• Be assertive, and stay calm.
  • Make sure you address the complaint to the relevant person.

This will be more likely to ensure that you will achieve a satisfactory outcome from your complaint. Good luck!

What is the benefit of blogger

Only a few years ago, a “web log” was a little-known way of keeping an online diary.  At that time, it seemed like “blogs” (as they quickly became known) were only for serious computer geeks or obsessives.

This didn’t last long, though, and within a very short period of time, blogs exploded – blogs were everywhere, and it seemed that almost everyone read blogs, or was a blogger.

The blogging craze of a couple of years ago (when it was estimated that ten new blogs were started somewhere in the world every minute) now seems to have died down a bit – yet thousands of blogs (probably the better ones) remain.  Blogs are no now longer seen as the exclusive possession of geeks and obsessives, and are now seen as important and influential sources of news and opinion.  So many people read blogs now, that it has even been suggested that some blogs may have been powerful enough to influence the result of the recent US election.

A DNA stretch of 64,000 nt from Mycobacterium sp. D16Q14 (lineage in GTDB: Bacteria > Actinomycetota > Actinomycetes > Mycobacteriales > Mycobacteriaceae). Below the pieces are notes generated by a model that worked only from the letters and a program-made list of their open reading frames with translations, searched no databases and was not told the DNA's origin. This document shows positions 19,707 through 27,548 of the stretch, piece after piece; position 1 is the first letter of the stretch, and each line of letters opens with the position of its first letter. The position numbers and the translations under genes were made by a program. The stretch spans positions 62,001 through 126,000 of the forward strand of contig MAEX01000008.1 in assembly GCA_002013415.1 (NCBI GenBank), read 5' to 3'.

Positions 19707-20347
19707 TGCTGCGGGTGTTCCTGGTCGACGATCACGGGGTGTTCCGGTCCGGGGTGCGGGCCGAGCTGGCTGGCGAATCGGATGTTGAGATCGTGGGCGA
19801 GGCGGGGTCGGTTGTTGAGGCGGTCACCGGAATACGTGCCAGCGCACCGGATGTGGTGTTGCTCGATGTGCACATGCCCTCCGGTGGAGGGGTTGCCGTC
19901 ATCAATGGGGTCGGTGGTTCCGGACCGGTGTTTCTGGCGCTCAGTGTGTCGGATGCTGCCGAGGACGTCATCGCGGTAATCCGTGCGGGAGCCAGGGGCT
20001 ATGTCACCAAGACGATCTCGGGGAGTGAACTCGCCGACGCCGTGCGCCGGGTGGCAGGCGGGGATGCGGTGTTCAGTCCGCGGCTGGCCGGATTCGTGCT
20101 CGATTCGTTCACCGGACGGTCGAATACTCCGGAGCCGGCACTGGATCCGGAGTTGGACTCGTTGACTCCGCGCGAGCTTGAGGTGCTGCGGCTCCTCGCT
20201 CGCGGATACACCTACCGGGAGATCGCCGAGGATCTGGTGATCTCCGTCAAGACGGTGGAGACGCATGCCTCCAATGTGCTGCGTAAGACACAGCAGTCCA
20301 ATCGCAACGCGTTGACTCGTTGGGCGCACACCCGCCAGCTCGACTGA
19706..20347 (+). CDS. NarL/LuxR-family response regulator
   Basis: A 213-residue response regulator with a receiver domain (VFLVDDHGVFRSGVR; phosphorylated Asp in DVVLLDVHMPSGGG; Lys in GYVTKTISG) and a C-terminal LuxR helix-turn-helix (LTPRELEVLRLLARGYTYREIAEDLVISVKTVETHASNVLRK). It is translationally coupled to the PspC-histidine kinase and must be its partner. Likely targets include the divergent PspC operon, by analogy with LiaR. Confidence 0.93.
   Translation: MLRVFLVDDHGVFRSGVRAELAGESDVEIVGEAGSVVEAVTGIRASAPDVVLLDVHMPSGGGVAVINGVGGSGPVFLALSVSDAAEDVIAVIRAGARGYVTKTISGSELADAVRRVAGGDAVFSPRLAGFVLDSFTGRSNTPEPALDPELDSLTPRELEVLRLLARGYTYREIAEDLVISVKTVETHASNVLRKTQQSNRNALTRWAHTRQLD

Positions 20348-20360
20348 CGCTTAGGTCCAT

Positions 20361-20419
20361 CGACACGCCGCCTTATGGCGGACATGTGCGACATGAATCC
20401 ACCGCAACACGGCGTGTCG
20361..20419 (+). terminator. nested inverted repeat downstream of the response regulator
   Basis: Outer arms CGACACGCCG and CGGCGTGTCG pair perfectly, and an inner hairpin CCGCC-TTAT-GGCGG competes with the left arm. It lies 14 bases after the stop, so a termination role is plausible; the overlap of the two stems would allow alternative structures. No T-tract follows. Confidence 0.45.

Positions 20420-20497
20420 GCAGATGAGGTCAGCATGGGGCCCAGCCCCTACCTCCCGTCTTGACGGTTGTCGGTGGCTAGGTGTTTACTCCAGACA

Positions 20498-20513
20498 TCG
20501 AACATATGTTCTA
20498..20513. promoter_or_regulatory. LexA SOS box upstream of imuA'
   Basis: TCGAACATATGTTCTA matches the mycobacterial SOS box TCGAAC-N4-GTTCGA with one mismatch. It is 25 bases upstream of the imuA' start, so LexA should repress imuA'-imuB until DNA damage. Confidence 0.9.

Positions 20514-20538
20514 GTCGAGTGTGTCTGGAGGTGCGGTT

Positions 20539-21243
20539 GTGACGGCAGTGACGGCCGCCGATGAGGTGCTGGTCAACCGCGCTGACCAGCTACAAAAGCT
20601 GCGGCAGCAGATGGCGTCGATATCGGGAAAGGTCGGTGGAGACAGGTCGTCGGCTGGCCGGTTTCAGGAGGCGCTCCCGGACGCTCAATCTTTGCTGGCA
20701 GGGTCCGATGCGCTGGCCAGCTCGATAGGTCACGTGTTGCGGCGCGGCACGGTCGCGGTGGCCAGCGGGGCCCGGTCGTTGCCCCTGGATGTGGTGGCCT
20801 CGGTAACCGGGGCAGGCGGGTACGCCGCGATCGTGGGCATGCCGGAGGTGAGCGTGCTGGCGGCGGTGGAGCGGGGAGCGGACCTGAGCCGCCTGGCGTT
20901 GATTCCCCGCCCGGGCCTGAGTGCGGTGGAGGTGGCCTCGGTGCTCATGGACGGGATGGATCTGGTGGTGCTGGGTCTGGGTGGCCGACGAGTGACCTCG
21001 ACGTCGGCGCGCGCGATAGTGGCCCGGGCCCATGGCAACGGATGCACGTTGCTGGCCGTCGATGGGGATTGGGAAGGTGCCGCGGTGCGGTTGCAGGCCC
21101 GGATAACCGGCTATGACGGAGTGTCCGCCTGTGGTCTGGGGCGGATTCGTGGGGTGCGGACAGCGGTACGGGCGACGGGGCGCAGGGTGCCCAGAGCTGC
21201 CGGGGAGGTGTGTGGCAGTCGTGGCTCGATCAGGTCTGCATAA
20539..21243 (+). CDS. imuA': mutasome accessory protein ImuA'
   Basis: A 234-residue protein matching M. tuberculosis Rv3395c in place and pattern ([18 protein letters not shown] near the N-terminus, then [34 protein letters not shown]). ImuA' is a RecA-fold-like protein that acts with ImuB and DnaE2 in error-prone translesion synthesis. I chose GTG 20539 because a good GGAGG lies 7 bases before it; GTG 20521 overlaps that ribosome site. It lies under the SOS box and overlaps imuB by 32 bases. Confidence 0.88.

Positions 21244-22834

Blogs are very easy to set up – all you need is a computer, an internet connection and the desire to write something.  The difference between a blog and a traditional internet site is that a blog is one page consisting mostly of text (with perhaps a few pictures), and – importantly – space for people to respond to what you write.  The best blogs are similar to online discussions, where people write in responses to what the blogger has written.  Blogs are regularly updated – busy blogs are updated every day, or even every few hours.

Not all blogs are about politics, however.  There are blogs about music, film, sport, books – any subject you can imagine has its enthusiasts typing away and giving their opinions to fellow enthusiasts or anyone else who cares to read their opinions.

So many people read blogs now that the world of blog writers and blog readers has its own name – the “blogosphere”.

But how influential, or important, is this blogosphere really?  One problem with blogs is that many people who read and write them seem only to communicate with each other.  When people talk about the influence of the blogosphere, they do not take into account the millions of people around the world who are not bloggers, never read blogs, and don’t even have access to a computer, let alone a good internet connection.

Sometimes, it seems that the blogosphere exists only to influence itself, or that its influence is limited to what is actually quite a small community.  Blogs seem to promise a virtual democracy – in which anyone can say anything they like, and have their opinions heard – but who is actually listening to these opinions?  There is still little hard evidence that blogs have influenced people in the way that traditional mass media (television and newspapers) have the ability to do.